Heroic Funerary Sculpture of a Boy
Marble. 80 - 110
Roman Sculptor
Heroic Funerary Sculpture of a Boy
Marble. 80 - 110
Roman Sculptor

The boy is depicted as a victorious athlete, with a foliate wreath on his head. His right arm was originally bent, his hand touching the wreath. He has individualised features and a hairstyle typical of the late first century AD. His parents intended this image to reflect an image of their son as one of the famous athletes of the past, happy in the other world.

Hermes-Sakkôn
Marble. 100 - 110
Roman Sculptor
Hermes-Sakkôn
Marble. 100 - 110
Roman Sculptor

This is a Roman copy of an Athenian original from the early fourth century B. C. Its archaising appearance responds not only to the hermae tradition but also to the oriental nature of this particular manifestation of the god Hermes, in keeping with a prototype created for a Phoenician sanctuary in the Piraeus, the harbour of Athens.

Small Kouros
Marble. Ca. 545 a.C.
Naxian Sculptor
Small Kouros
Marble. Ca. 545 a.C.
Naxian Sculptor

The kouroi (“young people”), statues of nude men with long hair and a somewhat stiff posture, based on Egyptian art, are the most representative sculptures in marble of the Greek Archaic Period. They were created from the seventh century B.C. onwards in the whole of Greece, frequently in monumental size. The statues may represent both humans and gods. On account of its small size, this statue prob

Apollo with Zither
White marble. 175 - 200
Roman Sculptor
Apollo with Zither
White marble. 175 - 200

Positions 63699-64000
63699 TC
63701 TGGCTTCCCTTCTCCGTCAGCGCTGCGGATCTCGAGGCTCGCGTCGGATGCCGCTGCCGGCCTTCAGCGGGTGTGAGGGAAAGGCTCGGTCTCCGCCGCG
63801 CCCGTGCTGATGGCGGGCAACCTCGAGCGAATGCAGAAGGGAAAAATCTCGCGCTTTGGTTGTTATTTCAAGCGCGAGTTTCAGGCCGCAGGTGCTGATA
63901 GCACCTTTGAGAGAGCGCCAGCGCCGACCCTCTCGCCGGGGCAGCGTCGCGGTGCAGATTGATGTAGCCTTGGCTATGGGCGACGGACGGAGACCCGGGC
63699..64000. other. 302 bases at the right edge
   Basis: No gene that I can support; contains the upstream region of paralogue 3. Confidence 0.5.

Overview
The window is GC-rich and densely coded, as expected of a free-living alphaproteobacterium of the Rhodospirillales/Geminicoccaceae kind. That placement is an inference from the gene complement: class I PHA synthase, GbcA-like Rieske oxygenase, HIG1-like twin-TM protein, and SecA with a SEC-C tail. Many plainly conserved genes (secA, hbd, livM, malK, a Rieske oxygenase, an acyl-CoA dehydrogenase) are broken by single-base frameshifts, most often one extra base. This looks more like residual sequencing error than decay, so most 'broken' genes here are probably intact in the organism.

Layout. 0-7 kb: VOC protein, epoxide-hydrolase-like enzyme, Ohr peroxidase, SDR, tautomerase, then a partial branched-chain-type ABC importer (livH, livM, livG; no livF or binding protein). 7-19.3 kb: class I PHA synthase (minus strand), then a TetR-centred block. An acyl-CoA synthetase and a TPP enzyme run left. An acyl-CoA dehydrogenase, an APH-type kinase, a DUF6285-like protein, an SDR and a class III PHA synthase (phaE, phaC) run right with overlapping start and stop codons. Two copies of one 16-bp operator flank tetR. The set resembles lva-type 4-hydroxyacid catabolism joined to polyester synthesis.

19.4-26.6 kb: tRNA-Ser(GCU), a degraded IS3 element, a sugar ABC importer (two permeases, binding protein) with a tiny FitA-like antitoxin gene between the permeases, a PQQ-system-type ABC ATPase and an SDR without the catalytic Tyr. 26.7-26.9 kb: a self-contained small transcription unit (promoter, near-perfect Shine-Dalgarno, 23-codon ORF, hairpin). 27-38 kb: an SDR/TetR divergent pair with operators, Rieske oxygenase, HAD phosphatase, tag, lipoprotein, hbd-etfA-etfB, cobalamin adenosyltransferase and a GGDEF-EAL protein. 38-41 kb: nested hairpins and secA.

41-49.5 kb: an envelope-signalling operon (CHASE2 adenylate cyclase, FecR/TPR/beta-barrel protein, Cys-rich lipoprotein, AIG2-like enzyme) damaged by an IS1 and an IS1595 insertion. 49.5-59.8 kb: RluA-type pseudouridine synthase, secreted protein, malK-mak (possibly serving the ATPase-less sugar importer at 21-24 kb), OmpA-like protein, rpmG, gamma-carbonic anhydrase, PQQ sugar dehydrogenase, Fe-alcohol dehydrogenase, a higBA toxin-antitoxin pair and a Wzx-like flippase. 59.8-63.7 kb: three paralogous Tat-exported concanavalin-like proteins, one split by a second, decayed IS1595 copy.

Roman Sculptor

This statue is a Roman copy of a late Hellenistic statue (c. 100 B. C.) which, in turn, was inspired by the main statue of the temple of Apollo Sosianus in Rome, made by the Athenian sculptor Timarchides (c. 150 B. C.). The god is represented as the guide of the muses and the source of divine inspiration, playing his favourite instrument with his (now lost) right hand.

The Wrestlers
Serpentine. XVIII century
Anonymous
The Wrestlers
Serpentine. XVIII century
Anonymous

This is a version of the celebrated Hellenistic group which depicts two athletes engaging in a form of wrestling considered an Olympic sport in ancient Greece. Serpentine, known in the past as “green from Prato”, was used for ornamental pieces. Requiring tremendous technical skill to carve, it was not used by sculptors in Italy until the late eighteenth and early nineteenth centuries.

The Defence of Zaragoza
Carrara marble. 1818 - 1825
Álvarez Cubero, José
The Defence of Zaragoza
Carrara marble. 1818 - 1825
Álvarez Cubero, José

This is the most important work by the artist known as the “Spanish Canova”, in reference to the great master of Neo-classical sculpture, Antonio Canova, who was Álvarez Cubero’s master. The group was designed in the Castel Sant’Angelo in Rome where the sculptor was imprisoned in 1808 for refusing to accept Napoleon’s brother Joseph Bonaparte as King of Spain. The sculpture represents the s

Peace
Marble. 1811
Capellani, Antonio